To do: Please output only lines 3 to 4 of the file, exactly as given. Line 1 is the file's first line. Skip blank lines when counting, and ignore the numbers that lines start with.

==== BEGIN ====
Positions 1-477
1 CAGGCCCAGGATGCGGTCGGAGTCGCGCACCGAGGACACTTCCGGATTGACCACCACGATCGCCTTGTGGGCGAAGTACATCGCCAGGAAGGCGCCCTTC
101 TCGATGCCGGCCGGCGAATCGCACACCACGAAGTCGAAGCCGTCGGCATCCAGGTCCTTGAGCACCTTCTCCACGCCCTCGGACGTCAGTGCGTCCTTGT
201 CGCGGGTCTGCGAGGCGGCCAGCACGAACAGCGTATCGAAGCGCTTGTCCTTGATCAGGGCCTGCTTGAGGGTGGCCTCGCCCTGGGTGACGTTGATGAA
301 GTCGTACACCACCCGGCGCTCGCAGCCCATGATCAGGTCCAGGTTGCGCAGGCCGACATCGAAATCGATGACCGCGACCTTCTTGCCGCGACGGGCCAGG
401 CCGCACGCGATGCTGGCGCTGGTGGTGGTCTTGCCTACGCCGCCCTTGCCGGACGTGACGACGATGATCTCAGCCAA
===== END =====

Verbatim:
101 TCGATGCCGGCCGGCGAATCGCACACCACGAAGTCGAAGCCGTCGGCATCCAGGTCCTTGAGCACCTTCTCCACGCCCTCGGACGTCAGTGCGTCCTTGT
201 CGCGGGTCTGCGAGGCGGCCAGCACGAACAGCGTATCGAAGCGCTTGTCCTTGATCAGGGCCTGCTTGAGGGTGGCCTCGCCCTGGGTGACGTTGATGAA